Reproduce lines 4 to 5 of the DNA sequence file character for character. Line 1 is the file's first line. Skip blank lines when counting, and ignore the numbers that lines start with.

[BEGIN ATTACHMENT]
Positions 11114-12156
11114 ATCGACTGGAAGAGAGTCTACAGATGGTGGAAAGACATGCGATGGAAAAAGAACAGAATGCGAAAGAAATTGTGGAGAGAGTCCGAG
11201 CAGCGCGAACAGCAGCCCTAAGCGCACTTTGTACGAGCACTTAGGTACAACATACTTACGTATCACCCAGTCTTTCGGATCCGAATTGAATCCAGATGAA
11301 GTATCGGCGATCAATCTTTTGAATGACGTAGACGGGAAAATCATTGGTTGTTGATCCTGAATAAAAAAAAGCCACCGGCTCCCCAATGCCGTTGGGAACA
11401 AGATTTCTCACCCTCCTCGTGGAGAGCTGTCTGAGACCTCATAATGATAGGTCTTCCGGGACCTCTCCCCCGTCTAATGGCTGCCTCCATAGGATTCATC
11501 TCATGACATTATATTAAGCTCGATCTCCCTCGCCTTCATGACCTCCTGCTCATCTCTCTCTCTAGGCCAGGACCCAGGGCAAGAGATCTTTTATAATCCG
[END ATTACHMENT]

11301 GTATCGGCGATCAATCTTTTGAATGACGTAGACGGGAAAATCATTGGTTGTTGATCCTGAATAAAAAAAAGCCACCGGCTCCCCAATGCCGTTGGGAACA
11401 AGATTTCTCACCCTCCTCGTGGAGAGCTGTCTGAGACCTCATAATGATAGGTCTTCCGGGACCTCTCCCCCGTCTAATGGCTGCCTCCATAGGATTCATC